AI Courses Offered

AI Courses

Departments across the University offer many related courses. Here are some examples:

Commonly Taught Course Descriptions

CDT 30750 Generative AI in the Wild

Taught by Ranjodh Singh Dhaliwal and John Behrens

Generative AI is a form of computing in which computer systems generate media such as text, images, sound, video, or combinations based on prompts or other information provided to the computer. These systems, including, but are not limited to, ChatGPT, Midjourney & DALLE, have been evolving rapidly and have led to extreme excitement, confusion, and fear. This course provides a survey of how to understand and use a number of these tools including explorations in prompt engineering as well as addressing issues from across the liberal arts including artistic, economic, social/psychological, educational and legal concerns and opportunities.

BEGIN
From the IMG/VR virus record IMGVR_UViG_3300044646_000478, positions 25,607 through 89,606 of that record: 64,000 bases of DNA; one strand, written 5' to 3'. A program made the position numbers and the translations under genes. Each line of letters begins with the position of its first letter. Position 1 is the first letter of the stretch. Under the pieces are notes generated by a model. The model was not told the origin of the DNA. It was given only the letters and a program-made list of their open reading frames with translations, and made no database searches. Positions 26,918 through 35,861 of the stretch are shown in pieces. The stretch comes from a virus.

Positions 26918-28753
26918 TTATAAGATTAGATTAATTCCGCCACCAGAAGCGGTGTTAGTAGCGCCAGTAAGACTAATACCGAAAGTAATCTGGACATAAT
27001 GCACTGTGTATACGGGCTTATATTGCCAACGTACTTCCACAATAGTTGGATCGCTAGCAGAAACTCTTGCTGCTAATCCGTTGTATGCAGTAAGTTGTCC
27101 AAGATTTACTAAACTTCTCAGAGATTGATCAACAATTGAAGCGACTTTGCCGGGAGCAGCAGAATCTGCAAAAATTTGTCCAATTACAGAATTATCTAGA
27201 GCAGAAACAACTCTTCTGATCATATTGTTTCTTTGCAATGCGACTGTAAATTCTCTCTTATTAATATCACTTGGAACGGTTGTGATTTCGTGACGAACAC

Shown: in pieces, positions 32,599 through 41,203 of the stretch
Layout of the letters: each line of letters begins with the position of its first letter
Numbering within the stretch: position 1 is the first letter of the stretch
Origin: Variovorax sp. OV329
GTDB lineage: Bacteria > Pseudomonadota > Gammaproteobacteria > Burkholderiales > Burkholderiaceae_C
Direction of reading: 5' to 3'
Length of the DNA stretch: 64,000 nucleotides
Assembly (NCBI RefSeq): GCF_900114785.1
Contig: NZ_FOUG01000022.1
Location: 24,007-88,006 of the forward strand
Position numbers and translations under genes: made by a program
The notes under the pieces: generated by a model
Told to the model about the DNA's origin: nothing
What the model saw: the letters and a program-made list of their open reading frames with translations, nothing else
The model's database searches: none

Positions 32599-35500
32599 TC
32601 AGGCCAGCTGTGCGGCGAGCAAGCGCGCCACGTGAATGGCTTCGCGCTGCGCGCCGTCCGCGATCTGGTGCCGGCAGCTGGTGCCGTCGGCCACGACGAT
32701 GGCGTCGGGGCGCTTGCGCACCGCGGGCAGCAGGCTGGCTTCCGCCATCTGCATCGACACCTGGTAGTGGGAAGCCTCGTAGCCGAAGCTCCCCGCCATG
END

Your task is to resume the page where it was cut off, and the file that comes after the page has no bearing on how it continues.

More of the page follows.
CDT 40711 The Future of Labor

Taught by Yong Lee

The new wave of technologies, e.g., robotics and AI will have long-lasting impacts on the labor market. Jobs will be displaced, new tasks will be created, different skills will be demanded, and new management practices will emerge. These new technologies may benefit workers unevenly, potentially increasing inequality. At the same time, new demographic challenges driven by aging will have large impacts on labor. How will these forces affect the future of labor and how should we prepare for changes in the labor market? The goal of this course is to provide students with a framework for analyzing how new technologies like robotics and AI will affect the labor market drawing largely from the economics literature. Students will analyze and describe the literature on these topics and understand the different methodologies used in the literature. Ultimately, students will build perspectives on how AI and robotics could affect jobs, occupations, the future of work, income distribution and social institutions. Students will also build perspectives on education, training, and redistribution policies that can help mitigate the labor market disruptions created by technological change. Students will collect and analyze data that can provide insights on the future of labor.